Coca-Cola’s Gay Acceptance Ads Taken Down But Still Stir Tension
Ábrahám Vass 2019.08.13.
More than one week after Coca-Cola’s advertisement campaign promoting gay acceptance was made public and drew controversies, it is still on the agenda in domestic politics. In the weekend, a sympathy demonstration has been held, while on Monday, far-right Mi Hazánk tried to blockade Coca-Cola’s factory in Dunaharaszti.
On Sunday, several hundreds took part in a demonstration organised by 23 non-governmental organizations. Demonstrators marched from Ádám Clark square to St. Stephen’s Basilica in “protest against Pesti Srácok site and the pro-government propaganda media, in general”, that assaulted disadvantaged groups (sexual minorities and people with disabilities) in response to Coca-Cola’s “Love is love” posters.
The rally has been called upon after László Vésey-Kovács of pro-Fidesz site Pesti Srácok wrote in an article protesting against Coca-Cola’s campaign that “neither we want to look at wheelchaired people on ads in escalators or bus (…) although we don’t hate disabled people, we don’t want to hurt or exclude them, and even we help them. (…) we don’t lie to others or ourselves and don’t stoke the heads of our children that that living in a wheelchair is just as natural as walking on two legs and not worse but only different” While the journalist later meant to apologise for his words, National Federation of Disabled Persons’ Associations (MEOSZ) announced to sue Vésey-Kovács.
Photo by Balázs Mohai/MTI
One of the organisers, Anett Csordás told that “we believe that any statement that hurts human dignity cannot be left without consequences.” Composer and musician László Dés told that “I have bad news for haters: everyone is different!; I have good news for free people: everyone is different! ”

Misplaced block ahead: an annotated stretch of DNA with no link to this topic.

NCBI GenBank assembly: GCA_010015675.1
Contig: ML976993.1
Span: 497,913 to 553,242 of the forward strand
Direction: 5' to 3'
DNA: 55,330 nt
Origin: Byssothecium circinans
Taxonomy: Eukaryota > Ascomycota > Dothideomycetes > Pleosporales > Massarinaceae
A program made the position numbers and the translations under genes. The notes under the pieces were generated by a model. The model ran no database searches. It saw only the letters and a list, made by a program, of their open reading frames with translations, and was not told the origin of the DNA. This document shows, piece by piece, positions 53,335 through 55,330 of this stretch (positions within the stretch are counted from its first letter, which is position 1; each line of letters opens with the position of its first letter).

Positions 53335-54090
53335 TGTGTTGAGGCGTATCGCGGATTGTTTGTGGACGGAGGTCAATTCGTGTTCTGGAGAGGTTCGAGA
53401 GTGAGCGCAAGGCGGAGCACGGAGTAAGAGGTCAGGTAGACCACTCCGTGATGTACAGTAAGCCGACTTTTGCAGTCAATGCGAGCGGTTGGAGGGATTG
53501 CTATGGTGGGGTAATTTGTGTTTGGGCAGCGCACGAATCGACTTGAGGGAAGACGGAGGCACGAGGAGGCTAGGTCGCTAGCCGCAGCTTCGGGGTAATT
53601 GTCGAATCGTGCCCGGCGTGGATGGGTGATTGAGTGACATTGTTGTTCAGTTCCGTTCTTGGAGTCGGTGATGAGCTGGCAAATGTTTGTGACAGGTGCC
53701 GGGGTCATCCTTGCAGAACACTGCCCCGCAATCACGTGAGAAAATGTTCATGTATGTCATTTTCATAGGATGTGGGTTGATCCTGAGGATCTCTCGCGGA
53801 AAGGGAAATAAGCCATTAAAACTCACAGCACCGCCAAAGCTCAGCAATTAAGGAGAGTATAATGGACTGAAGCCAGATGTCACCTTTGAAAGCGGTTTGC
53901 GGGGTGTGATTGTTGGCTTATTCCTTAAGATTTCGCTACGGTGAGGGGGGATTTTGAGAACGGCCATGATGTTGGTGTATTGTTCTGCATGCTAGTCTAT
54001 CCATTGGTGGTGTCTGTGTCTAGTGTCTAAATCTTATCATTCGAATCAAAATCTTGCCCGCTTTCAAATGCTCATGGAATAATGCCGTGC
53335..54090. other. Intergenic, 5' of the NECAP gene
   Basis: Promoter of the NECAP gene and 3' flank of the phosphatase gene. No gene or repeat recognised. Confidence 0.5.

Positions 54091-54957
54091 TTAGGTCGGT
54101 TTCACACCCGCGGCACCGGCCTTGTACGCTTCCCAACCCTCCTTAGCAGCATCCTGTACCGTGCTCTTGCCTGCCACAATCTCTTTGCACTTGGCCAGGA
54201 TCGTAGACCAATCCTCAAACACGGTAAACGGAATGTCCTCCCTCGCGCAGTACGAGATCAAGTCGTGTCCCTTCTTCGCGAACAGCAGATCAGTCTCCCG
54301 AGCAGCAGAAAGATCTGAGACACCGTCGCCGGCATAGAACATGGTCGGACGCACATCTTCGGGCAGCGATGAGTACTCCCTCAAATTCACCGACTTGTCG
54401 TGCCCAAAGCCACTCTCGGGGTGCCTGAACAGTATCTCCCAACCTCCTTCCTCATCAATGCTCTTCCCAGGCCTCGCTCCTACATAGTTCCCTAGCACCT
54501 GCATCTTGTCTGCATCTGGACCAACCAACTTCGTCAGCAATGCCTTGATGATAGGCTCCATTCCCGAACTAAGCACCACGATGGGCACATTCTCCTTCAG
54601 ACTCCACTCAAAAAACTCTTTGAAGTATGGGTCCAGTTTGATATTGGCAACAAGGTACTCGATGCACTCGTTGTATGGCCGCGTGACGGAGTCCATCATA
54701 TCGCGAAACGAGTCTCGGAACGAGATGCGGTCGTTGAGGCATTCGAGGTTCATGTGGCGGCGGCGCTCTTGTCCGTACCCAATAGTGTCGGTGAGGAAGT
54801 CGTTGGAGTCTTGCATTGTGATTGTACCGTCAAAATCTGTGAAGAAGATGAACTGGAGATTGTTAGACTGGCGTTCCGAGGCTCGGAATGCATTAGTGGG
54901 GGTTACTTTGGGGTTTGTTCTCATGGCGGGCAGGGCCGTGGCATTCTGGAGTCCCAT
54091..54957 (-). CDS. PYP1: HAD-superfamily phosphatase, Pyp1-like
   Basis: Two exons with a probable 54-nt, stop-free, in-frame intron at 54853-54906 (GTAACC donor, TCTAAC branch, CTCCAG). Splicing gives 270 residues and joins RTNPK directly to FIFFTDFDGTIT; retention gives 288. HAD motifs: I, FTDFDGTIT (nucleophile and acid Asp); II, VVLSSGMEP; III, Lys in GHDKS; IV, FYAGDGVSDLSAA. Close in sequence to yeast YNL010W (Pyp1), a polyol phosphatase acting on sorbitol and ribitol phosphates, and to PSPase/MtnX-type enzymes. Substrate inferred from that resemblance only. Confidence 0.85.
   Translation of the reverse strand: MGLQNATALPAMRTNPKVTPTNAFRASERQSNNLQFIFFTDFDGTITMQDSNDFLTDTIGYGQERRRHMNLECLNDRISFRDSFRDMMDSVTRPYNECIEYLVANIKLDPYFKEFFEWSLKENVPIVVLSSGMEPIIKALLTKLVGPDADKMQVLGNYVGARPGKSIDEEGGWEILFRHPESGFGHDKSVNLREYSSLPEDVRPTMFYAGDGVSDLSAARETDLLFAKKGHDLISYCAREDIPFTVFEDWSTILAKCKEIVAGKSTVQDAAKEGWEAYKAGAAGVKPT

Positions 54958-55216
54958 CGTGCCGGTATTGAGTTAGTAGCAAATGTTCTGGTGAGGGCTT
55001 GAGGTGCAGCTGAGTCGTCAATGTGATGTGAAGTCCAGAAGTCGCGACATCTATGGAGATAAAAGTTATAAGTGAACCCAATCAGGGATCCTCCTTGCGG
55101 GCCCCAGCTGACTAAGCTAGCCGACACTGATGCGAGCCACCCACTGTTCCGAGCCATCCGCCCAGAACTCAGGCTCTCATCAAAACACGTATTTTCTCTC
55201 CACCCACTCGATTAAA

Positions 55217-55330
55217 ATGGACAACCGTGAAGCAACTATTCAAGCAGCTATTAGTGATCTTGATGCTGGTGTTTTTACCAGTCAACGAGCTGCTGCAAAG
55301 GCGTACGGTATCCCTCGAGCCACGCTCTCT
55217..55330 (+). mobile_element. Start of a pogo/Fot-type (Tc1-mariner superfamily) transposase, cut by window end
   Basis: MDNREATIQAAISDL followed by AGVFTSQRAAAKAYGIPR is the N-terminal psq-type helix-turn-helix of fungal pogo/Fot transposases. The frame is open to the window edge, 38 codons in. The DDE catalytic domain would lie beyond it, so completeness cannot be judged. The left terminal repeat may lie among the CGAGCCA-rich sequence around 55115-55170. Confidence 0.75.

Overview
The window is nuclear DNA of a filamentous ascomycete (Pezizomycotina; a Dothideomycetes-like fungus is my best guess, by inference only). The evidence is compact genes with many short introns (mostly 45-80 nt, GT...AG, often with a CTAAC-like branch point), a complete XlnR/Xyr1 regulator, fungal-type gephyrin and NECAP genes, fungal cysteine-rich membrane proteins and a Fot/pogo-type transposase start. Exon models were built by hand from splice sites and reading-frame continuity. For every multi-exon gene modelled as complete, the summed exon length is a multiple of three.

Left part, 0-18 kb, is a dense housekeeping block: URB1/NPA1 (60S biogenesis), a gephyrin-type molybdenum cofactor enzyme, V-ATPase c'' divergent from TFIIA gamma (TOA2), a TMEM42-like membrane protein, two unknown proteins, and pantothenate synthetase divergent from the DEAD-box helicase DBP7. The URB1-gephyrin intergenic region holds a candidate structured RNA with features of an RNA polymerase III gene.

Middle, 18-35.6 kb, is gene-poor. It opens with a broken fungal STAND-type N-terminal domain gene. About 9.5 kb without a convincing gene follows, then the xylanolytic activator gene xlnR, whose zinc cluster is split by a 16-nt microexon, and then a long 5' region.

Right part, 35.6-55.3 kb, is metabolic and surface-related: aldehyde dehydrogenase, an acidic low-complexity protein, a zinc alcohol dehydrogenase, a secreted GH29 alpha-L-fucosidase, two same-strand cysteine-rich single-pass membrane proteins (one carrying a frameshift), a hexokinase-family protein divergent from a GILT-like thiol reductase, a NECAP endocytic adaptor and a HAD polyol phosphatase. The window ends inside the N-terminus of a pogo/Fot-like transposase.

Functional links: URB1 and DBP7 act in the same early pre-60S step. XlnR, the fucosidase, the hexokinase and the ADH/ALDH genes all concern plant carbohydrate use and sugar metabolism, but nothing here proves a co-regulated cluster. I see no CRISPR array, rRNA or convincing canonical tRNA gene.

László Dés. Image by MTI/Balázs Mohai
On the other hand, far-right Mi Hazánk continues to demonstrate against Coca-Cola. Following Thursday’s action when László Toroczkai theatrically poured a bottle of Coca-Cola on the asphalt in front of the company’s premises and announced boycott, on Monday morning, a small group led by the party’s vice-president Előd Novák attempted to blockade entry and exit from the factory in Dunaharaszti. They also hung out a large banner, with “What’s next? Paedophilia? #LOVEISLOVE?” on it.
Novák, among other things, told Index that helping hands should be given to gay people instead of rights and encouraging them to be proud of themselves as they are. According to him, being gay is like “having an ill, malignant tumor” which should be helped, adding that gay people should understand that it is not normal.
While Coca-Cola promised legal steps, Mi Hazánk also insisted that they would continue the protest.
On Tuesday at the entrance of the Sziget, the far-right party protested against the US soft drink maker festival handing out stickers and flyers. Coca-Cola has designed rainbow-colored labels for its bottles sold at the festival grounds.
Dúró Dóra, Mi Hazánk’s deputy leader, insisted it was not just Coca-Cola, but also the government that was to blame “for the current situation”, arguing that it had chosen Coca-Cola as its first strategic partner, giving it a number of special privileges, such as the right to provisionally assess tax laws.
If the government were serious about containing homosexual propaganda, it would have the opportunity, for example, to rescind the privileges granted by the strategic partnership agreement”
She said Coca-Cola should rather organise campaigns focusing on health.